Mullen Group reported higher revenue and profits in the fourth quarter of 2018 despite a “market meltdown” caused by falling oil prices that curtailed demand for transportation services as the year ended.
“We definitely saw the freight demand slow in the quarter as business adjusted to credit tightening,” CEO Murray Mullen said in a statement Feb. 6. “The swift declines in crude oil pricing along with a ‘blowout’ in the price for Canadian crude oil virtually brought drilling activity to a halt as producers adjusted spending plans to align with cash flow.”
Overall financial results were positive nonetheless, Mullen said, thanks to positive contributions from acquisitions and improved performance by some of Mullen’s trucking businesses.
Operating profits increased 12.4% to C$51.7 million in the three months ended Dec. 31 from $46 million a year ago, and revenue grew by 12.6% to $333.3 million from $296.1 million.
As a result of the downturn in oil field services, Mullen said it recorded a $100 million charge against earnings to reflect an impairment of goodwill, resulting in a net loss of $81.1 million, or 77 cents a share, in the fourth quarter of 2018, compared with net income of $5.4 million, or 5 cents a share, in the same period in 2017.
Mullen’s trucking and logistics segment generated operating income of $33.2 million, which was a record compared with any previous fourth quarter, and was up 6.4% from $31.2 million in 2017. Revenue increased 6.3% to $219.7 million from $206.6 million.
Growth came from a combination of rate increases and increased demand in western Canada for both less-than-truckload and truckload freight hauling, the company reported.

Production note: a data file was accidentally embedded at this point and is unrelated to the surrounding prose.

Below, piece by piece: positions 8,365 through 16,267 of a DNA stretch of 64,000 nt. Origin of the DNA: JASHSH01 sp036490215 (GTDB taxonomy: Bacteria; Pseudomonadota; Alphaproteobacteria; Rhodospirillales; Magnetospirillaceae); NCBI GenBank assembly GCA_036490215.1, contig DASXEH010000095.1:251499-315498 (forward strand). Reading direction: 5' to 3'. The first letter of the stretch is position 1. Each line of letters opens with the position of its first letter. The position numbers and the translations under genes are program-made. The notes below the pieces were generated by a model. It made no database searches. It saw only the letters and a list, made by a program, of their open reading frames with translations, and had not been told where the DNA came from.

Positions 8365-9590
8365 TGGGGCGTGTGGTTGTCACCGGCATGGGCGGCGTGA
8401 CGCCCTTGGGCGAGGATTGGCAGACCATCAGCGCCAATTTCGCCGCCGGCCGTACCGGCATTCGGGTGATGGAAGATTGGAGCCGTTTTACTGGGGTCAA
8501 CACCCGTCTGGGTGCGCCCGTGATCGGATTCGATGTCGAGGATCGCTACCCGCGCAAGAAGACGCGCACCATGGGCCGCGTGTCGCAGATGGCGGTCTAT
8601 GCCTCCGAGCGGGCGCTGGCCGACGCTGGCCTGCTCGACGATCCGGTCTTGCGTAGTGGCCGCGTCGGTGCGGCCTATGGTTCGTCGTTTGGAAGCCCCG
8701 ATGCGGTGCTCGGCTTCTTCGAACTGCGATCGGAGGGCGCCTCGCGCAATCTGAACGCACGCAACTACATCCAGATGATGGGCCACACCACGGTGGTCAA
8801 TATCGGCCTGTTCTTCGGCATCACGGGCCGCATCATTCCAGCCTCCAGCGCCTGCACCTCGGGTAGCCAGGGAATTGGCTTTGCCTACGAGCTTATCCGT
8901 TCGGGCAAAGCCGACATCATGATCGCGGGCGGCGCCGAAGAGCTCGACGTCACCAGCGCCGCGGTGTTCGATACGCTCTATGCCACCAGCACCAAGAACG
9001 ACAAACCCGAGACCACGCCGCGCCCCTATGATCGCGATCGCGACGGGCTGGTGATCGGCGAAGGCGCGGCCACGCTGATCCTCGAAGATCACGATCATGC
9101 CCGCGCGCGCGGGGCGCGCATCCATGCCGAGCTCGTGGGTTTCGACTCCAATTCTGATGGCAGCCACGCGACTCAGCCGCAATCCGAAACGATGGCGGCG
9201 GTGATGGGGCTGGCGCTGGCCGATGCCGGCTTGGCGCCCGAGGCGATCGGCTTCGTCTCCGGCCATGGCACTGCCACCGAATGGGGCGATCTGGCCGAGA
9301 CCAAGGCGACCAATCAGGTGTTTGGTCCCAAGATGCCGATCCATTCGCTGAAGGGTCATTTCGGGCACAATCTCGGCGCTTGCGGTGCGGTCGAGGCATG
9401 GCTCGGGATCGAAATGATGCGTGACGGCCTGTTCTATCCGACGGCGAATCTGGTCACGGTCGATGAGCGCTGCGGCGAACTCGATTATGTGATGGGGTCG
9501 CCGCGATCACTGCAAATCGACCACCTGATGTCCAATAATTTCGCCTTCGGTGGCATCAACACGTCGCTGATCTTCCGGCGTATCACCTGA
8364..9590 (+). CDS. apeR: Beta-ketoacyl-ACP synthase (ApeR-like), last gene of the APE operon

Oil field services generated operating income of $20.8 million in the fourth quarter of 2018 compared with $15.4 million in 2017. Revenue increased 27.6% to $114.1 million from $89.4 million, due mainly to acquisitions and greater demand for pipeline hauling and stringing and de-watering services.
For the year, Mullen posted a net loss of $43.8 million, or 42 cents a share, on revenue of $1.26 billion in 2018, compared with net income of $65.5 million on revenue of $1.14 billion in 2017.
“We are taking a reasonably constructive view in our outlook and business plan for 2019,” Mullen said. “We have a well-structured balance sheet, a diversified portfolio of business units distributed across Canada, and we are seeing competitors, especially in western Canada, forced out of business.”
Mullen said while he expects Canada’s economy to show modest gains in 2019, the oil and natural gas sector “will underperform for at least the first half of the year.”
“On balance,” he added, “we believe 2019 will be a good year for the Mullen Group. And because of our business model, we have the good fortune of being able to wait for a rebound in drilling activity along with gaining market share as our competition struggles.”
Mullen Group, based in Okotoks, Alberta, ranks No. 52 on the Transport Topics Top 100 list of largest for-hire carriers in North America based on revenue for its trucking operations only.